Food for soldiers in the trenches during World War One was at times considered a luxury. Getting decent hot food from the field kitchens to the front line trenches could be impossible when a battle was either imminent or in full flow. When soldiers were at stand-down, food was easier to acquire and both British and German troops could expect certain food to be available with a degree of frequency.

The theoretical daily rations for a British soldier were:

20 ounces of bread 1/10 gill lime if vegetables not issued
16 ounces of flour instead of above ½ gill of rum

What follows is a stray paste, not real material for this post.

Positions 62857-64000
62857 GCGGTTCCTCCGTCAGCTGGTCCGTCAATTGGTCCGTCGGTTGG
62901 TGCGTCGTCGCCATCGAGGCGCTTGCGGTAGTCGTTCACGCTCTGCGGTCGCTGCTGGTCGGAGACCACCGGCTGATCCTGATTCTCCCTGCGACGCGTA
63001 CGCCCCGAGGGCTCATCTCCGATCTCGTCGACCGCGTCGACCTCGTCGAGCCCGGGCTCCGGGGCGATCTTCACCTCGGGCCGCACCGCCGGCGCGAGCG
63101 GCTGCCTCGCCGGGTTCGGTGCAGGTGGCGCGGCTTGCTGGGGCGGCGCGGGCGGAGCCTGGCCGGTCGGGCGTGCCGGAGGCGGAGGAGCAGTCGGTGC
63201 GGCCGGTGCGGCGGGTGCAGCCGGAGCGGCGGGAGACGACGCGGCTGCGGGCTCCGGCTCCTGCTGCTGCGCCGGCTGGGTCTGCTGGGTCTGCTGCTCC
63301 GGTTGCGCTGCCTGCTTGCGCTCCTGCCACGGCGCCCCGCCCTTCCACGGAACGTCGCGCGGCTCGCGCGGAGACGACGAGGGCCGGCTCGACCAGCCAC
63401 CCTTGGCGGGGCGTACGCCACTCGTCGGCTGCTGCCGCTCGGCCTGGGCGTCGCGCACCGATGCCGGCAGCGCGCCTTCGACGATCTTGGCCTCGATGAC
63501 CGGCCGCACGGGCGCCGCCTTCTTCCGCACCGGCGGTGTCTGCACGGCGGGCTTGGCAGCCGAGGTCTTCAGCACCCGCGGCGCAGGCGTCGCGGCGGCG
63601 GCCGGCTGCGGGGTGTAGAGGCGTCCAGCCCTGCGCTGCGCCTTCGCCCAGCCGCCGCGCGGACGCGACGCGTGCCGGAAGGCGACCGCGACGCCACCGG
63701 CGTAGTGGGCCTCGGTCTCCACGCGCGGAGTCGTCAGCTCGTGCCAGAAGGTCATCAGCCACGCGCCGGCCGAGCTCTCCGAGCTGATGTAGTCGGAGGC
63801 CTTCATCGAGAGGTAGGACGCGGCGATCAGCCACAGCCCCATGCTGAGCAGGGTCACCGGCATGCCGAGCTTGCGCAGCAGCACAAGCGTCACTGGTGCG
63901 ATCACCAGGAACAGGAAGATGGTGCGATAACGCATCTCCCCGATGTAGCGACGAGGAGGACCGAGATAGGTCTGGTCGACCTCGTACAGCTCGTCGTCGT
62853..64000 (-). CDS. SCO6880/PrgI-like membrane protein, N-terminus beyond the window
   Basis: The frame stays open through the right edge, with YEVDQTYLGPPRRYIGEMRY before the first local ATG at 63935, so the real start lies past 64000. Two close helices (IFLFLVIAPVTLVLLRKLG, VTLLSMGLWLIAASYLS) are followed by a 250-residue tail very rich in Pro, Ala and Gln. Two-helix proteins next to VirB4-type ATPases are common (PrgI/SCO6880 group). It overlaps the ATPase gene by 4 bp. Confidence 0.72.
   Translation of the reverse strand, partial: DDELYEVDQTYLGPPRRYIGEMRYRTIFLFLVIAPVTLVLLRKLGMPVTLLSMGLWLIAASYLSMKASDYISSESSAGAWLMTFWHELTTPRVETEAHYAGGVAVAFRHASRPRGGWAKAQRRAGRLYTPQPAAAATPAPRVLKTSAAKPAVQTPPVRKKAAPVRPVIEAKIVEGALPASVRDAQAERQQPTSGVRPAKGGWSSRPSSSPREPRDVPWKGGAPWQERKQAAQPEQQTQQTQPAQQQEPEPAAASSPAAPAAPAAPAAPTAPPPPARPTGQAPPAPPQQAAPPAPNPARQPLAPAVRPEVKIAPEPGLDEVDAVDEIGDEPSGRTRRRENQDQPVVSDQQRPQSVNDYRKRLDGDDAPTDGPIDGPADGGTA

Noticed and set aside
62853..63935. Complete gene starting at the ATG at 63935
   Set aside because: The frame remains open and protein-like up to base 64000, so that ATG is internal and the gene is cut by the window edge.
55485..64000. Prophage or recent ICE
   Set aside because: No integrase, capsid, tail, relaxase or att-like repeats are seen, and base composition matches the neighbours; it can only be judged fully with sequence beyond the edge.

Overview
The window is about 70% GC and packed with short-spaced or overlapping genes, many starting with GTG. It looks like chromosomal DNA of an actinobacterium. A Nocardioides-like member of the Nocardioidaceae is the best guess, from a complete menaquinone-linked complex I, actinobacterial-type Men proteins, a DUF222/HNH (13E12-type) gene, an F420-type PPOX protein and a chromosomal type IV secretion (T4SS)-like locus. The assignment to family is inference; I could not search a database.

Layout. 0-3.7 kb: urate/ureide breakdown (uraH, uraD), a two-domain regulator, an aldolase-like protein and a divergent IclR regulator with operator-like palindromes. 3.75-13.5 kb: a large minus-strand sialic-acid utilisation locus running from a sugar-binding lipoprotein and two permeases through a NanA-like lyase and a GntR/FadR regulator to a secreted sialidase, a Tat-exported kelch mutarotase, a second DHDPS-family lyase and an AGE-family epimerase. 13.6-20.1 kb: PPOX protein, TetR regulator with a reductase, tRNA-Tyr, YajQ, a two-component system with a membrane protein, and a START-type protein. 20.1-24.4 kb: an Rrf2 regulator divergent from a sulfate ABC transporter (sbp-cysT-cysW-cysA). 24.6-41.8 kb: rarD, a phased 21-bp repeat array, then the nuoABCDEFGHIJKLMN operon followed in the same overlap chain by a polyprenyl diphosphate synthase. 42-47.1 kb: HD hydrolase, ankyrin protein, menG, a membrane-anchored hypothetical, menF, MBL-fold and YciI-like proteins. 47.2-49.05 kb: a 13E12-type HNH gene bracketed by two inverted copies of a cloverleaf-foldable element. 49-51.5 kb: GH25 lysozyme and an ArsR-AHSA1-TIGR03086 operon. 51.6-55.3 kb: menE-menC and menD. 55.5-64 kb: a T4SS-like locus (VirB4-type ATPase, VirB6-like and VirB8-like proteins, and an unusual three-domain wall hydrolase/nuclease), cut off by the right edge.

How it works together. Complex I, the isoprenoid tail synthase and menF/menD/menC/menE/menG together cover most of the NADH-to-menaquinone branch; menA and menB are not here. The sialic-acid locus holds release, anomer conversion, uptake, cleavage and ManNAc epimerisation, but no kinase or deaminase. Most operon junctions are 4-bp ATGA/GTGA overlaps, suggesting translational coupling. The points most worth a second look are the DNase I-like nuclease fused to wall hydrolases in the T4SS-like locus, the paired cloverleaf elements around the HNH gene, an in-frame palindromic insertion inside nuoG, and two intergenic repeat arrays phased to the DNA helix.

3 ounces of cheese maximum of 20 ounces of tobacco
5/8 ounces of tea 1/3 chocolate – optional
4 ounces of jam 4 ounces of oatmeal instead of bread
½ ounce of salt 1 pint of porter instead of rum
1/36 ounce of pepper 4 ounces of dried fruit instead of jam
1/20 ounce of mustard 4 ounces of butter/margarine
8 ounces of fresh vegetables or 2 ounces of dried vegetables

The theoretical daily rations for a German soldier were:

26 ½ ounces of bread or
17 ½ of field biscuits or
14 ounces of egg biscuit
53 ounces of potatoes
4 ½ ounces vegetables
2 ounces dried vegetables